# Understanding the initialization of the Needleman-Wunsch algorithm

I would like to ask why when we initialize 0 as the starting point, there are 3 gray boxes that are not used as shown (highlighted in the red box) in the pic? Are these boxes to show that they are gaps or just to align them properly?

• I would also like to ask how dynamic programming plays a part in filling up the rows and columns in the matrix. (I'm new to bioinformatics) Dec 6, 2018 at 2:20
• Welcome to the site Heeh. You can edit your question to add things to the question like more information. Could you clarify what do you mean by "how dynamic programming plays a part"? Do you want to know what is dynamic programming? Or perhaps why it is needed for this algorithm?
– llrs
Dec 6, 2018 at 11:37
• Hi I would like to know both about dynamic programming and why it is needed for this algorithm. I searched the meaning of dynamic programming but I do not understand the meaning behind recursive. Dec 7, 2018 at 1:58

## 1 Answer

The first column is added in order to be able to align the sequences. They might be gaps if the alignment ends up beginning in different positions than the first. Without the first empty row and column it wouldn't be possible to have gaps at the beginning of the alignment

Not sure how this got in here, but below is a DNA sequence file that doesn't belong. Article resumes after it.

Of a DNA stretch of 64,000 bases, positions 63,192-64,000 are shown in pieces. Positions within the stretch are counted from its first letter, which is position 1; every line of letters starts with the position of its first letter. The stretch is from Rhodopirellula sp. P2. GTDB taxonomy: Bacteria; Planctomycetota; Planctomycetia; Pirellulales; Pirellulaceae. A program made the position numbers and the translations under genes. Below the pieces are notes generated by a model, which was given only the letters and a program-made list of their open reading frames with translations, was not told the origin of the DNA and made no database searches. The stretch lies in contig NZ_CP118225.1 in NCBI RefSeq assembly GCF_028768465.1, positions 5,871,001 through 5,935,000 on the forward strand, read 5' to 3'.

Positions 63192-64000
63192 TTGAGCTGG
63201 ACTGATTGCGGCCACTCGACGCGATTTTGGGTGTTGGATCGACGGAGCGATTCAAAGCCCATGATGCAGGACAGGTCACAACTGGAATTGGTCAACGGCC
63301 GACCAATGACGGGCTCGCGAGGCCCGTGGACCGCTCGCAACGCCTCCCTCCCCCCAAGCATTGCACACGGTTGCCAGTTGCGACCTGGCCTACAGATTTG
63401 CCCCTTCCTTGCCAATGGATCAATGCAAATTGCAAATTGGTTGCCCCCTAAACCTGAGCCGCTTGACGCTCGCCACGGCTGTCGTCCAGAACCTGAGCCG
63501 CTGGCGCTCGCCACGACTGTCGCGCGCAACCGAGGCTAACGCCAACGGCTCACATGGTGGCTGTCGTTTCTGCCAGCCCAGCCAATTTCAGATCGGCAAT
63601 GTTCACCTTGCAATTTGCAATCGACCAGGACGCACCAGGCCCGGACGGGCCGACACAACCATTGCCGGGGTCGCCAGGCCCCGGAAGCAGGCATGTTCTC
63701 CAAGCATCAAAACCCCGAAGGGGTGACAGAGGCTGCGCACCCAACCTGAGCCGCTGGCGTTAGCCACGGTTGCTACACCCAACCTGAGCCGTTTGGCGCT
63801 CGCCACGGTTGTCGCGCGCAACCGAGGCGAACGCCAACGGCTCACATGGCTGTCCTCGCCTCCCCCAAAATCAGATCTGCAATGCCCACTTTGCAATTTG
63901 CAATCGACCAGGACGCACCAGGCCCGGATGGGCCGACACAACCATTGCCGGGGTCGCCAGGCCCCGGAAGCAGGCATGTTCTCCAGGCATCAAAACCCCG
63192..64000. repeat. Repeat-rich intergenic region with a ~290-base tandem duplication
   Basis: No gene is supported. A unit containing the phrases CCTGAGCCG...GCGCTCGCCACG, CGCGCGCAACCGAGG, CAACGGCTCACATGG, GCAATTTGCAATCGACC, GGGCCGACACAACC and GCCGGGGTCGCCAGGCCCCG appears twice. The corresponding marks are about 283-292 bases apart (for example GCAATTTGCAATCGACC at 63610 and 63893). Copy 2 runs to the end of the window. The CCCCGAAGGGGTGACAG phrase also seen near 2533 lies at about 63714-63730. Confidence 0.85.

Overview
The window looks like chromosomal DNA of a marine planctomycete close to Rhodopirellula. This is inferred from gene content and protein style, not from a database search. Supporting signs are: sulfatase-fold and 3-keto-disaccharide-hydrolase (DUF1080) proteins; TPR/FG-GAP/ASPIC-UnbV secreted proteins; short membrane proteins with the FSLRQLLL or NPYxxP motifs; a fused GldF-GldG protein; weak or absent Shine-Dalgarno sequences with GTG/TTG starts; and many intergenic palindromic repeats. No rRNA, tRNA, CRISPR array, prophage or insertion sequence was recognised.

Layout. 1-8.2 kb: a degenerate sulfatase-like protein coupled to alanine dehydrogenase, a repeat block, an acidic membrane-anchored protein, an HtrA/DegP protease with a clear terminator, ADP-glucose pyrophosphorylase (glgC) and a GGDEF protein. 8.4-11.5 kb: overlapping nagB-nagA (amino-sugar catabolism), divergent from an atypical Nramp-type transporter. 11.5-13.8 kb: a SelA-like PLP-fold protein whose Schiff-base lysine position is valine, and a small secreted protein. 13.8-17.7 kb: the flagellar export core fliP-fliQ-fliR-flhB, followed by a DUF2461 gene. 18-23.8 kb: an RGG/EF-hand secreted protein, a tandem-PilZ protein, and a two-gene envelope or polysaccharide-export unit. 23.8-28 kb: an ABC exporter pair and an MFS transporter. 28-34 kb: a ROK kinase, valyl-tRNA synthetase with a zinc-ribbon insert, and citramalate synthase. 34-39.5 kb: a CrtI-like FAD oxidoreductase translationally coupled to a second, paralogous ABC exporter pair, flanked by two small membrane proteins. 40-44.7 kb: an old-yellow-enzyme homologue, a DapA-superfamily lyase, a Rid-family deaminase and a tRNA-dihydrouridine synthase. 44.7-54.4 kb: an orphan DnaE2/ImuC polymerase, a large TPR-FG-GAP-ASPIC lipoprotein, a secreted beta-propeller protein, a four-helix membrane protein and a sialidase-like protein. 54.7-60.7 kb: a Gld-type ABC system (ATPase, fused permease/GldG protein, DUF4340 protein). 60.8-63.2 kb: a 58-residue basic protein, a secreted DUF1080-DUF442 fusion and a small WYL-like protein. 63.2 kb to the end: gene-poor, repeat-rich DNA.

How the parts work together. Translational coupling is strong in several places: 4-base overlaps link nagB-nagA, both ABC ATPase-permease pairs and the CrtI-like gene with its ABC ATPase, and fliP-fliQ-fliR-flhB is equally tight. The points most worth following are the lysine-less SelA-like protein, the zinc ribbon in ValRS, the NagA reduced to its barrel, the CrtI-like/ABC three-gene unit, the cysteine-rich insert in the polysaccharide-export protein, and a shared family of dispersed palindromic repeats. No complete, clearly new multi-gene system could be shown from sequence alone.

The dynamic programming is useful because you need first to calculate the score for each position, and then once you have the score, you can calculate the optimum path. So you solve your problem by first calculating what would happen if (there was a gap, there was a mismatch...) and then you find the optimum alignment.

• Dynamic programming isn't strictly needed, it's just convenient to use recursion to handle the rows (depending on the implementation, you can also save memory by not storing the full matrix then). Dec 6, 2018 at 17:30